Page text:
Thursday, August 16, 2007

Rehab Chic

I read today (in the Times as I don't speak or read Italian) that Italian Vogue have published a shoot in what the editor, Franka Sozzani, refers to as "a fun take on rehab chic". Now, I've never been to rehab but to my mind the models and 'staff' look far too attractive to be in rehab. I like the clothes, am not sure about the poses but I am sure that no-one in rehab looks well enough to be on the pages of Vogue.

It also worries me that a magazine such as Vogue may be unintentionally promoting isms which they did not intend. As a fashion piece goes, I'm sure it was intended to fall into roughly the same category as Tom Ford intended his adverts which featured girls with their pubic hair shaved into a 'G' shape. However, with so many celebrities falling off their respective bandwagons in such high profile recently (Lindsey Lohan is by no means the only example: Paris Hilton, Nicole Richie, Britney Spears and Kate Moss are all examples which spring to mind as well as Mischa Barton and Amy Winehouse) it seems that addictions have become part of our culture.

Now, I am not usually in favour of criticism of magazines and the fashion industry in general. I don't, for example, believe that fashion (and therefore magazines) are responsible for the size 0 phenomenon or spiralling trends in eating disorders. Those issues, whilst worrying, are not, in my opinion, something which can be laid at the foot of the fashion industry. So why now? Is this issue really any different?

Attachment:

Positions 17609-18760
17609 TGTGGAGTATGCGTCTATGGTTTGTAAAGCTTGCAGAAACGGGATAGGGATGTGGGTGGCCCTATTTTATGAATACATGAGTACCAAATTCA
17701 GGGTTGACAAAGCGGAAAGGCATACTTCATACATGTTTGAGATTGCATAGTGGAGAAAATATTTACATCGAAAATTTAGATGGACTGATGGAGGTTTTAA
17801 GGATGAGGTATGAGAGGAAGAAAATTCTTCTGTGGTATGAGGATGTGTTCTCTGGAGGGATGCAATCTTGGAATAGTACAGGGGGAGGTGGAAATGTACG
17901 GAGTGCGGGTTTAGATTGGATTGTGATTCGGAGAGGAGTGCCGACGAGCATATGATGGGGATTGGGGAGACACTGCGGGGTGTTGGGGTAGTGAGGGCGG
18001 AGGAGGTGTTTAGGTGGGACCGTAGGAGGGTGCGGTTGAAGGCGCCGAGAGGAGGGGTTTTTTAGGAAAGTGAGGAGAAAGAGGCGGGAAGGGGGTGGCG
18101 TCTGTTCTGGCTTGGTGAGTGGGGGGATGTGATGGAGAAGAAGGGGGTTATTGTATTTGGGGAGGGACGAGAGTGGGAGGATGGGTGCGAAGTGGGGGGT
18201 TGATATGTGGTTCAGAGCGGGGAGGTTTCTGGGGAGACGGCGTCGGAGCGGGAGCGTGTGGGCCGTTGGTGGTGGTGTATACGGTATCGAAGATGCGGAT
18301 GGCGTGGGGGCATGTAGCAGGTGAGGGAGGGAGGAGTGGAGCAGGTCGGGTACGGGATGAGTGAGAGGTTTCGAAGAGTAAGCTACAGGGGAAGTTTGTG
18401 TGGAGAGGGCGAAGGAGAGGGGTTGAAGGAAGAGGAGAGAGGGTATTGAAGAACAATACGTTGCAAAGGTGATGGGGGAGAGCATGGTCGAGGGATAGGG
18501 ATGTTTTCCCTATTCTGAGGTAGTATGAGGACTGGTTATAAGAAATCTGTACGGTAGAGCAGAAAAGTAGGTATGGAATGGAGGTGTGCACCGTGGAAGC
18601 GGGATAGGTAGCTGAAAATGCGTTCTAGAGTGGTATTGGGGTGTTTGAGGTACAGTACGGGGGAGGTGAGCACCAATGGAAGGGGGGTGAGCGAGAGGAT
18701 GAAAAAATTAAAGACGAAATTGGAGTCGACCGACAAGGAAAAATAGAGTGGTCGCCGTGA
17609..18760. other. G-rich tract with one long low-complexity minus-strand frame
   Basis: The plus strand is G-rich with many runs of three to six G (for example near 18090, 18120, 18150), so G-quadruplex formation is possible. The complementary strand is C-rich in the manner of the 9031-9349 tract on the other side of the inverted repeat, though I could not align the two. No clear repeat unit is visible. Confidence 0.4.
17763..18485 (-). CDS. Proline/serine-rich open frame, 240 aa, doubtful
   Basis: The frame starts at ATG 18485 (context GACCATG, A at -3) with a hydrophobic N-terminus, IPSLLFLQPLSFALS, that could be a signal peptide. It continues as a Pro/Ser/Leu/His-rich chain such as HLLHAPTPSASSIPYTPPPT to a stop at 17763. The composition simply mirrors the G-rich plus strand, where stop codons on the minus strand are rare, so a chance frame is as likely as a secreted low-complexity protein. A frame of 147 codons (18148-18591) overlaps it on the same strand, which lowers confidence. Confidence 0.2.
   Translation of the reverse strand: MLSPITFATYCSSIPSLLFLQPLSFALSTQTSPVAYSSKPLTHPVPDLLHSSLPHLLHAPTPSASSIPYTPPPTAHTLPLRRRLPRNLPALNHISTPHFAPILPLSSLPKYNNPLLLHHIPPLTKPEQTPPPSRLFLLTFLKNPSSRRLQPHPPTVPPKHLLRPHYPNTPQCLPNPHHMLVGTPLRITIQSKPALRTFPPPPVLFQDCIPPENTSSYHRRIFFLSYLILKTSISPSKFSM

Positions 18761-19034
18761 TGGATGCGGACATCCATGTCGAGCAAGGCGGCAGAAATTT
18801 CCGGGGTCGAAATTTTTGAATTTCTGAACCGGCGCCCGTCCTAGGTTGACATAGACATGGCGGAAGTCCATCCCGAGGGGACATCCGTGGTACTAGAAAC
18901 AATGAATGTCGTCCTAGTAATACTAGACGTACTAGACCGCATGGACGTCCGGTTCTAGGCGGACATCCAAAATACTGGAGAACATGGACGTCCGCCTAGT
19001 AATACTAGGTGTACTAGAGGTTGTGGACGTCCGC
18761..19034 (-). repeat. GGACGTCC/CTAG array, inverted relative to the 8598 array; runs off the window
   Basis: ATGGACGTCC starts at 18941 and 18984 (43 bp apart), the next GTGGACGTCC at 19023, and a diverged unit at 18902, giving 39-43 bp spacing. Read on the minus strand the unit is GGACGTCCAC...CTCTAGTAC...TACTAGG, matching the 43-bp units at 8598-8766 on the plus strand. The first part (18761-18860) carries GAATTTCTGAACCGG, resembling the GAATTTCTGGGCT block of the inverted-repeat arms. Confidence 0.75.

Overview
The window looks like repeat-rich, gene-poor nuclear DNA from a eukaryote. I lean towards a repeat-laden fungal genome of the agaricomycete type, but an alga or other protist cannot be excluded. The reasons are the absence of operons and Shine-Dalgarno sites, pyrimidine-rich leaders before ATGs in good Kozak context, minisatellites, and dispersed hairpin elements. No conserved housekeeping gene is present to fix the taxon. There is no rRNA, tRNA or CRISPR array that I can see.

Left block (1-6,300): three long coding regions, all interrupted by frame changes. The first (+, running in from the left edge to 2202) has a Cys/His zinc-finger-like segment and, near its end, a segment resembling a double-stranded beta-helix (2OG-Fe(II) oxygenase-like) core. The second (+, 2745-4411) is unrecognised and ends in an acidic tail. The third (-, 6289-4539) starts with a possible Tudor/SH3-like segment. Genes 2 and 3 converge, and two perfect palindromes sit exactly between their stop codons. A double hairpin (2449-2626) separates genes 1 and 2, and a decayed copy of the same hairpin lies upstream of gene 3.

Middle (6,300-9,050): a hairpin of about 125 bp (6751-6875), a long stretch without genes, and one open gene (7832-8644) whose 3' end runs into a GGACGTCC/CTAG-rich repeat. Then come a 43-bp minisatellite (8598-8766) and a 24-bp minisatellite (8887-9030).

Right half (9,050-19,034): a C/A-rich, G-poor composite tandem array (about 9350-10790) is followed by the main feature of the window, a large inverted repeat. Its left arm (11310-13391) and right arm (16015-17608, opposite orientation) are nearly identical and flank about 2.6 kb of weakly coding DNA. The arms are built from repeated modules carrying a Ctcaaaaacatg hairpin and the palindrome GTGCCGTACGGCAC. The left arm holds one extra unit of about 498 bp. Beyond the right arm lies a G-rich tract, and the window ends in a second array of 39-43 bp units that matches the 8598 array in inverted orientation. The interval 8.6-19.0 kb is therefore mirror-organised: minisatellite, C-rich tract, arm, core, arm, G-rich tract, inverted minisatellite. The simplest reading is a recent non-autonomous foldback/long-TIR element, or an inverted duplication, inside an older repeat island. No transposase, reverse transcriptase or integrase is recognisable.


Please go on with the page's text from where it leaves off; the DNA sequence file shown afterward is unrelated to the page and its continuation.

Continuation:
Well, I would argue, it is. At it's bluntest models need to be slender to make the most of the clothes. They are essentially human coat hangers. There are some people who are naturally that shape, and they should be the models. Those that aren't, shouldn't, and certainly shouldn't diet to try and become something they are not. A beautiful, or at least striking, face helps. Clothes do not need to promote or 'sex up' alcohol or drug abuse in order to make the most of them. Those clothes on those models would look just as effective in a different setting. I think that the two combined is a dangerous step away from influencing people to see alcohol and drug abuse in a glamorous light. This is more than the so dubbed heroin chic of the 1990s. Those were skinny models, looking rather grungy, granted, but there was no overt reference to the drug itself in the pictures. Here, I would argue, the very nature of the concept of 'rehab chic' implies narcotics or alcohol abuse. Not even simple use. Most people who are 'users' don't need rehab. Rehab is for those that are ill, have damaged themselves through self destructive tendencies, for people that need help. It is not something which is glamorous and is not something which, in my opinion, should be the setting to inspire the Vogue reading public to associate with A/W07.

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